Calling the city won't get your personal problems with the building fixed any faster. In fact, it will result in a lot of extraneous work being done on the facade of your building that will just get in your way.

I get that everyone thinks their problems are the biggest you could ever imagine, and we have to drop all we're doing and help, and when that doesn't happen for whatever reason, I know it's frustrating, but here's what happens when you tattle to the city of Chicago: someone will come by when you're not home, so they probably won't see the problem. The city of Chicago, however, can't come away empty handed, so they'll find exterior problems you neither noticed nor cared about, and they'll write citations for that, so you'll get crews to your apartment, but not for any reason you want, and they won't be very eager to fix whatever interior problem you're having. So unless the complaint is clearly visible from the exterior, just don't bother.

Don't ask too many questions about the mystery smell that we "took care of" for you. It is probably nastier than you think.
It's a city, and rats are just smart enough to get behind your stove or in your drains. That's all I'll say on that.

4 drops of water is not "gushing" and a caved in roof is not "a slight problem."
I only once dealt with a whole roof cave in, and it was pretty funny, because the young lady in question didn't really raise flags. She described a large leak and about 30 seconds later she admitted she could see the sky through her roof. This is a BIG problem, and you shouldn't be timid to explain it. I was pretty close to panic, but I am pretty proud of how I handled it. I was suddenly a front line dispatcher, calling people to tarp the roof, then getting contractors lined up to patch it up, and though it looked like a scene from the Muppets for about 10 minutes, but I took care of it.
Conversely, I know plenty of folks who lost their minds over a few drops of water. I'd ask them the accumulation, and they would say a cup a day. That ain't no cave in, so just breathe for a second, folks.

If you don't treat your employees well, don't be shocked when they leave.
It is shady as sin to have them working 7 hour shifts so you're getting around the obligations for full time employees. Don't get me wrong, I was glad for the work, but when I heard the other office girl complain that after some years of working there they wouldn't fork out for a better headset or a trip to the doctors for her neck pain, I thought "yup, not stayin here". Also, if you like to brag about how a later season is so much more traumatic and crazy, don't be shocked when said employee doesn't want to stick around to see when the stuff hits the fan.

There aren't many good places to bring a little kid with swine flu, but taking Junior to work....bad choice by and large.
My religious use of hand sanitizer (actually, my pastors use it right before communion, so it kind of is religious) and a general fear of small humans is the only thing that saved me. My colleagues were not as lucky, and for about a week I was working in the office of the living dead, and when that happened, and I was the only living person around, I had to deal with really cranky people who would snap from time to time, and I had to pick up the slack, as it were. It amazed me that a creature as small as that kid could cause that much damage.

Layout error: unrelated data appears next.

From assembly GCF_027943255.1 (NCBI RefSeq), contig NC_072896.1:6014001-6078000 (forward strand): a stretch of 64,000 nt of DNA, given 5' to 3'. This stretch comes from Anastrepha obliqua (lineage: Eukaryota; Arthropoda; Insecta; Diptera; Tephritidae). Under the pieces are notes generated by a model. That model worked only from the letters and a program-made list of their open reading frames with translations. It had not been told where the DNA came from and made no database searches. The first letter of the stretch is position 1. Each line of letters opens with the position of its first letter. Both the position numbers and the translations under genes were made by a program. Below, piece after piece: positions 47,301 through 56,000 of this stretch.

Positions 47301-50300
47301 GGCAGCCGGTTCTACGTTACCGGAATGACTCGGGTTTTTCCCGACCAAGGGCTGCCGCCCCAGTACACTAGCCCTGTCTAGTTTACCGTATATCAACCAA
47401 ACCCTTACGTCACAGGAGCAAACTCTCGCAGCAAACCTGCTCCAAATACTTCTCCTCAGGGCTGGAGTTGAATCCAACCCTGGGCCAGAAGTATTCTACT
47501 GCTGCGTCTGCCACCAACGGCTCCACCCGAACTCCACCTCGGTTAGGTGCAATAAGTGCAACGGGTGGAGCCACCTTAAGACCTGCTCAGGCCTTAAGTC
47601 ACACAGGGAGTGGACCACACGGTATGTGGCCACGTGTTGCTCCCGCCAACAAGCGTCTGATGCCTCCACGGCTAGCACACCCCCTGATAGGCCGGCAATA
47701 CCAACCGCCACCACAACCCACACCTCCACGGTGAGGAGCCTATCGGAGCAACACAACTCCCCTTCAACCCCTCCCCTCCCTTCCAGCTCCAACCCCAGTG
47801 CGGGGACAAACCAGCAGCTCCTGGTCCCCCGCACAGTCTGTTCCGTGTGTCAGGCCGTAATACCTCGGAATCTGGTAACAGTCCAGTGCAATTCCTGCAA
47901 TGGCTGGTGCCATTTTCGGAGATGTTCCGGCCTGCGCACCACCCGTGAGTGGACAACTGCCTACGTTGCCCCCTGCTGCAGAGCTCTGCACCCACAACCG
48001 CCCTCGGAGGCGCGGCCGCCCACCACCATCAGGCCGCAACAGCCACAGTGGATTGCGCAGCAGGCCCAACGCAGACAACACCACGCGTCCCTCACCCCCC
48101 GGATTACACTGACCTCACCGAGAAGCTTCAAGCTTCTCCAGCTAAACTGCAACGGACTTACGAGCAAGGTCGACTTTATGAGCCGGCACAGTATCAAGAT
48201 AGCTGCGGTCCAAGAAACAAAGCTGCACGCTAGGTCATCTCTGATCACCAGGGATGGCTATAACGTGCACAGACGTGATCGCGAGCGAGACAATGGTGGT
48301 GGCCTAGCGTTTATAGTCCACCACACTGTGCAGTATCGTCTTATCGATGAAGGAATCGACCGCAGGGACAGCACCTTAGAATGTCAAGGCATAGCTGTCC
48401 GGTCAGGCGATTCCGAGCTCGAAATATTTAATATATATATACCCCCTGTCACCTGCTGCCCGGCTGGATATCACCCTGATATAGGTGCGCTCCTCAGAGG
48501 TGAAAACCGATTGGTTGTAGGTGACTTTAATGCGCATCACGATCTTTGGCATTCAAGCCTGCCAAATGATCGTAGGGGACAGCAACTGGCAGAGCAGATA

When the landlord tells you the work that's been done on your place, it's a lot more complicated than that.
The favorite phrase of my boss, when he would ape a Jersey accent, was "dey gotta know wha dey gotta know," so rather than telling people that the wax ring on their toilets had to be replaced, or that we blew the lines on their sinks, or even explaining in simple terms the step by step on what had happened, I found myself saying "we made some adjustments" or worse yet, "some work was done". Sometimes even that was an overshare, and I'd get hollered at. If you want to know exactly the work that was done, know then that you will have to ask specifically. If your land lord is any good, even if your super did the work, s/he will know.

Your uggs are not worth $150, and we sure as heck won't reimburse you if they are soaked because you fell asleep with the sink on.
They are a silly pair of shoes, not practical for anything whatsoever, and they are not chic. Your stoner neighbor accidentally did you a favor by leaving his sink running while he had a sleep, so update your wardrobe and move on, because "that girl on the phone" sure as all heck doesn't want to hear you whine about something she has no power to do anything about.

Saturday, October 24, 2009

Encounters with People I Met at the Illinois (State-wide, not the College) Alumni Job Fair

NOTE: some of these conversations have been had at other career fairs from senior year in college, the recruiting fair at my college, and some are flat-out imagined (those are noted with a *). I will go the way of James Frey and say "I stuck to the spirit of the events."

With the Girl Looking for the "Pavilion,"
Where all my Uni's Grads were told, the Fair Was